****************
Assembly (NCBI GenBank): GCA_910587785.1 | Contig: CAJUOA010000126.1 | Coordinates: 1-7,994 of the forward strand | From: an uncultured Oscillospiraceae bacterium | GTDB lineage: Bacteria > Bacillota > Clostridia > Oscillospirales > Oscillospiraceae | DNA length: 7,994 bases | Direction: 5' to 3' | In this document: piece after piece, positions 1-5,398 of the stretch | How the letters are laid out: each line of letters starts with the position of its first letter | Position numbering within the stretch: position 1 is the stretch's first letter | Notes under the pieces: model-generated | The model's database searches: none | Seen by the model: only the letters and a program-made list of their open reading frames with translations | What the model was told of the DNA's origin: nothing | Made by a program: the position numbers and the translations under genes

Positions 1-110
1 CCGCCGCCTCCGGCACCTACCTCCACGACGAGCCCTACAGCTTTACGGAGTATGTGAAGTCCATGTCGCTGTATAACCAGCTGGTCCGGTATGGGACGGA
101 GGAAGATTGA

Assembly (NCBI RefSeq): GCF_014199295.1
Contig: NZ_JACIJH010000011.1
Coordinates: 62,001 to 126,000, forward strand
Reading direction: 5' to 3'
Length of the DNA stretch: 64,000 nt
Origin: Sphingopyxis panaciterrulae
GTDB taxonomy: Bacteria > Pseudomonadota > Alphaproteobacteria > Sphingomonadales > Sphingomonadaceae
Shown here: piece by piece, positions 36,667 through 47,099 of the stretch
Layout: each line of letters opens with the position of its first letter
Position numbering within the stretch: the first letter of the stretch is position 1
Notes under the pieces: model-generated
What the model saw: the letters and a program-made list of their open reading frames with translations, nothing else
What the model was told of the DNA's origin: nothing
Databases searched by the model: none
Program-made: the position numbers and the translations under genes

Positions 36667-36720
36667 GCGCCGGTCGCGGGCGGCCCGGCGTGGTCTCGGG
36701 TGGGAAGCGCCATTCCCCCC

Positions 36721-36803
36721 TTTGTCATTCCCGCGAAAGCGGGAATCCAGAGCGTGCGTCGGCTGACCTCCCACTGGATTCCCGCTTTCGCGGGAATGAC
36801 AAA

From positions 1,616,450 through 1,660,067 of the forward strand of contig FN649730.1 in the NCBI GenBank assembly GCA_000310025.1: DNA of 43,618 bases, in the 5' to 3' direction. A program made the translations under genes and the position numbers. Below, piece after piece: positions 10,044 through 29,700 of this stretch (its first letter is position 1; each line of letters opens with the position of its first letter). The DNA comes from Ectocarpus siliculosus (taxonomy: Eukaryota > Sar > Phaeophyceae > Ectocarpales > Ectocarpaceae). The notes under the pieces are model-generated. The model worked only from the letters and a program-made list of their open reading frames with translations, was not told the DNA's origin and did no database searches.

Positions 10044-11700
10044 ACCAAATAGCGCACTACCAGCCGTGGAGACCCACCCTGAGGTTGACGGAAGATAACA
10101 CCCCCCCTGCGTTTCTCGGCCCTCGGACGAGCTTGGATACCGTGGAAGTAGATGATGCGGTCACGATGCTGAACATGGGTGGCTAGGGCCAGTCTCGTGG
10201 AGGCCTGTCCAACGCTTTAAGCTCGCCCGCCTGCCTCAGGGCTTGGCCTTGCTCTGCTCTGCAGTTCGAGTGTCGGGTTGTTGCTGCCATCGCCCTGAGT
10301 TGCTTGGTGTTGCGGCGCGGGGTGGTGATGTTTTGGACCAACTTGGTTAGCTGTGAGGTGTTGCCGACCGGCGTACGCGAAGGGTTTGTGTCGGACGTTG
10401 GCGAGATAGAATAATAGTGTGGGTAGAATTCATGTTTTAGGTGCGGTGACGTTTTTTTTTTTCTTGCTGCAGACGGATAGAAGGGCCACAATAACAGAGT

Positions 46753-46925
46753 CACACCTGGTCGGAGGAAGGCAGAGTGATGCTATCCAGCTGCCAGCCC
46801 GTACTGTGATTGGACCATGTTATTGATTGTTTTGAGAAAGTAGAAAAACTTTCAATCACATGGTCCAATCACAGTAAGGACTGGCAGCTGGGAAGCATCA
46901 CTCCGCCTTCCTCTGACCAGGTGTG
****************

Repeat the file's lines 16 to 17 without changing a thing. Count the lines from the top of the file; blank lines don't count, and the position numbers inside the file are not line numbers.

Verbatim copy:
What the model saw: the letters and a program-made list of their open reading frames with translations, nothing else
What the model was told of the DNA's origin: nothing